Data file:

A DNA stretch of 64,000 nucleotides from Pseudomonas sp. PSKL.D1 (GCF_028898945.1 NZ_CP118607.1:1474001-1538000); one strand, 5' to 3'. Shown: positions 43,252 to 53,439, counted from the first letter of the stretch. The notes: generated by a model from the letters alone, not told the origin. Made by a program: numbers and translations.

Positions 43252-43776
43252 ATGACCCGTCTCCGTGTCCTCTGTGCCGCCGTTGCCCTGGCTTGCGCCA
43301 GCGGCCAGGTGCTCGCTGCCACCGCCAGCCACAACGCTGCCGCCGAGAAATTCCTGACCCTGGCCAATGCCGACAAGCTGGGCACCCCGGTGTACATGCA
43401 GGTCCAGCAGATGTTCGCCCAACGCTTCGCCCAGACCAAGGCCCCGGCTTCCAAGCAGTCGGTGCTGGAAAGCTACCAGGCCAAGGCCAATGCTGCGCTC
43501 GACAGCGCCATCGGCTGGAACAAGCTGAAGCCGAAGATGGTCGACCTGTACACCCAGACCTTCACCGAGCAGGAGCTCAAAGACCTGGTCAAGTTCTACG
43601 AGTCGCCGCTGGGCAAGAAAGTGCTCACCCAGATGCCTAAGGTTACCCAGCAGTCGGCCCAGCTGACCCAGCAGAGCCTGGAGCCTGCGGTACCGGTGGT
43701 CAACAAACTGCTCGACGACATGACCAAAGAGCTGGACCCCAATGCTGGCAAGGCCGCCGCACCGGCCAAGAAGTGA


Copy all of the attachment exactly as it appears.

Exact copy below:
A DNA stretch of 64,000 nucleotides from Pseudomonas sp. PSKL.D1 (GCF_028898945.1 NZ_CP118607.1:1474001-1538000); one strand, 5' to 3'. Shown: positions 43,252 to 53,439, counted from the first letter of the stretch. The notes: generated by a model from the letters alone, not told the origin. Made by a program: numbers and translations.

Positions 43252-43776
43252 ATGACCCGTCTCCGTGTCCTCTGTGCCGCCGTTGCCCTGGCTTGCGCCA
43301 GCGGCCAGGTGCTCGCTGCCACCGCCAGCCACAACGCTGCCGCCGAGAAATTCCTGACCCTGGCCAATGCCGACAAGCTGGGCACCCCGGTGTACATGCA
43401 GGTCCAGCAGATGTTCGCCCAACGCTTCGCCCAGACCAAGGCCCCGGCTTCCAAGCAGTCGGTGCTGGAAAGCTACCAGGCCAAGGCCAATGCTGCGCTC
43501 GACAGCGCCATCGGCTGGAACAAGCTGAAGCCGAAGATGGTCGACCTGTACACCCAGACCTTCACCGAGCAGGAGCTCAAAGACCTGGTCAAGTTCTACG
43601 AGTCGCCGCTGGGCAAGAAAGTGCTCACCCAGATGCCTAAGGTTACCCAGCAGTCGGCCCAGCTGACCCAGCAGAGCCTGGAGCCTGCGGTACCGGTGGT
43701 CAACAAACTGCTCGACGACATGACCAAAGAGCTGGACCCCAATGCTGGCAAGGCCGCCGCACCGGCCAAGAAGTGA